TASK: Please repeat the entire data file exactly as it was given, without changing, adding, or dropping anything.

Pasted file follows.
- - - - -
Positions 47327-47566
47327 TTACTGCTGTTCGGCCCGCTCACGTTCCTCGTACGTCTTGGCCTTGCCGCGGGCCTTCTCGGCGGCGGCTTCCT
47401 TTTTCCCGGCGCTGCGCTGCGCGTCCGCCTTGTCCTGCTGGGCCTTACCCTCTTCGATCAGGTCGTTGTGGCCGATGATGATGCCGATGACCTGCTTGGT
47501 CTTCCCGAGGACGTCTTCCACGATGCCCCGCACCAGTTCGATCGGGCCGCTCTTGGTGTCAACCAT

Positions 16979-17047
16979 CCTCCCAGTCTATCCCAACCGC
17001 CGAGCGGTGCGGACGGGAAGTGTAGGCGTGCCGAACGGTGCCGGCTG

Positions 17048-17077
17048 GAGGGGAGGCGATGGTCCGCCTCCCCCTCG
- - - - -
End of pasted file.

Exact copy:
Positions 47327-47566
47327 TTACTGCTGTTCGGCCCGCTCACGTTCCTCGTACGTCTTGGCCTTGCCGCGGGCCTTCTCGGCGGCGGCTTCCT
47401 TTTTCCCGGCGCTGCGCTGCGCGTCCGCCTTGTCCTGCTGGGCCTTACCCTCTTCGATCAGGTCGTTGTGGCCGATGATGATGCCGATGACCTGCTTGGT
47501 CTTCCCGAGGACGTCTTCCACGATGCCCCGCACCAGTTCGATCGGGCCGCTCTTGGTGTCAACCAT

Positions 16979-17047
16979 CCTCCCAGTCTATCCCAACCGC
17001 CGAGCGGTGCGGACGGGAAGTGTAGGCGTGCCGAACGGTGCCGGCTG

Positions 17048-17077
17048 GAGGGGAGGCGATGGTCCGCCTCCCCCTCG